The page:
Yosemite, the jewel of the national park system, is different. With its tall granite peaks and open grassy meadows, the park is by far the most frequented BASE jumping site in the United States. Since 1979 an estimated 6,000 illegal jumps have taken place there, six of them ending in death. The park, not surprisingly, isn't pleased with its popularity, which is why BASE jumpers are prosecuted to the full extent of the law: fines as high as $5,000 and the seizure of gear, another $2,000 loss. Run from the rangers and face up to six months in jail. Many jumpers have been locked up for at least one night.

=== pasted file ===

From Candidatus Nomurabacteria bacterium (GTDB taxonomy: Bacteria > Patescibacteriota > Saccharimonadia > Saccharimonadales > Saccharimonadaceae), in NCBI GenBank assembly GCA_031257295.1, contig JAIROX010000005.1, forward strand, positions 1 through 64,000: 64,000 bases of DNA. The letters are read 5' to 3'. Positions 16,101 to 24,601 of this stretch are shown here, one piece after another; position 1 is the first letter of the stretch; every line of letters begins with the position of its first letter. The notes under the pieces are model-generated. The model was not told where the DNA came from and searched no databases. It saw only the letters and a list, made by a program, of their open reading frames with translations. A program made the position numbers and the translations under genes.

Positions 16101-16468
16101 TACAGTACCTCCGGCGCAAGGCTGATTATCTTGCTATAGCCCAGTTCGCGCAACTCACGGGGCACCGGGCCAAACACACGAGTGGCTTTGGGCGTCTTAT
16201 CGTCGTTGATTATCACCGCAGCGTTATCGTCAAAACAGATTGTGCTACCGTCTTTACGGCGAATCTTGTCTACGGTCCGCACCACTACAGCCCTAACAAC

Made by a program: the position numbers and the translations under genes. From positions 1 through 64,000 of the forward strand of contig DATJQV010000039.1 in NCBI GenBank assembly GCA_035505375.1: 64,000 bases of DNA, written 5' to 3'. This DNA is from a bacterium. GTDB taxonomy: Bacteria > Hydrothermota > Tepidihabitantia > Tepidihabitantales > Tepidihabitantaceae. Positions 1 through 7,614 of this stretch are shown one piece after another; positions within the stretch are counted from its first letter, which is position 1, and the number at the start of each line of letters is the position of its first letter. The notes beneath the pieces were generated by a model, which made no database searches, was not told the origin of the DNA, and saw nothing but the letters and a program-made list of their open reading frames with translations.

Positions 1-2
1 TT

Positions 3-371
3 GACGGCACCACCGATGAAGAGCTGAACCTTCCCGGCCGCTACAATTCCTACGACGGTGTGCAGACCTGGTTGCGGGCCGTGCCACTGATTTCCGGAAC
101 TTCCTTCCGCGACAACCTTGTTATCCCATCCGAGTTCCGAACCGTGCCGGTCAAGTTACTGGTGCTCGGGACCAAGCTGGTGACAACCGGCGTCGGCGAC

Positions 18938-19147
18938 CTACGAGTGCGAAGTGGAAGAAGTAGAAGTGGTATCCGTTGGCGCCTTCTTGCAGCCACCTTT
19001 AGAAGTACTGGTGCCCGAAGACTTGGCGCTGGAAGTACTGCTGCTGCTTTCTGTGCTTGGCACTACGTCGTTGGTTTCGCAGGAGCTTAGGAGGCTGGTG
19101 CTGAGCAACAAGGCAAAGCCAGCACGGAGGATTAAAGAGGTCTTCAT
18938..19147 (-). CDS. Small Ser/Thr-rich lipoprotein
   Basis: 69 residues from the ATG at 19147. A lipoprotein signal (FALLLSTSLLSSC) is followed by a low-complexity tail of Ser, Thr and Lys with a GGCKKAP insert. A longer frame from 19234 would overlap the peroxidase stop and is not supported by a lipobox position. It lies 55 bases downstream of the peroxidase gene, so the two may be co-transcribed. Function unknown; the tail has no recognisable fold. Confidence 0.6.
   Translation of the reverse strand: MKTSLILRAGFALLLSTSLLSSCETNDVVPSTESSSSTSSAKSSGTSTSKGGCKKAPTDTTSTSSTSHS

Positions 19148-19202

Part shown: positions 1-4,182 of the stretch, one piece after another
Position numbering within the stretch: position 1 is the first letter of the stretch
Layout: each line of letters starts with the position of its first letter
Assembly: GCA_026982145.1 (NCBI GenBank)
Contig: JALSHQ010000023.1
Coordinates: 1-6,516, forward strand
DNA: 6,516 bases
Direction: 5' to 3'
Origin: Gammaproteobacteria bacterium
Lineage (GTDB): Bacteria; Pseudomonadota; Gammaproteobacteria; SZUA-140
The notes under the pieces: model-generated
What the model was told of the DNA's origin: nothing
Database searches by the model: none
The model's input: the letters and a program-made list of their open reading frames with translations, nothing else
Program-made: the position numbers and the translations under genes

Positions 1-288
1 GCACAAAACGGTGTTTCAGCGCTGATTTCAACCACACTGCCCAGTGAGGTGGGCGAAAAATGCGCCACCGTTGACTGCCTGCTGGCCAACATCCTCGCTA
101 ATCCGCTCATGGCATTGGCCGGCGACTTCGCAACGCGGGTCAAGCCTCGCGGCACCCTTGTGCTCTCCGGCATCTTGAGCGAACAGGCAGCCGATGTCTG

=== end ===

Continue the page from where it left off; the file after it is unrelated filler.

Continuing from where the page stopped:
Image is everything for Yosemite, and the park's image has suffered a series of blows in recent years. Throughout the '90s, brush fires, rockslides and floods forced several park closings. Then, last February, the burnt and mutilated bodies of three female tourists were found just outside the park, crashing the network news and prompting one of the largest manhunts in Mariposa County history. And on July 22, the decapitated body of naturalist Joie Ruth Armstrong was found near her isolated cabin, deep in the park.
This was 15 days after Frank Gambalie's lifeless, algae-covered body was dragged from the Merced River.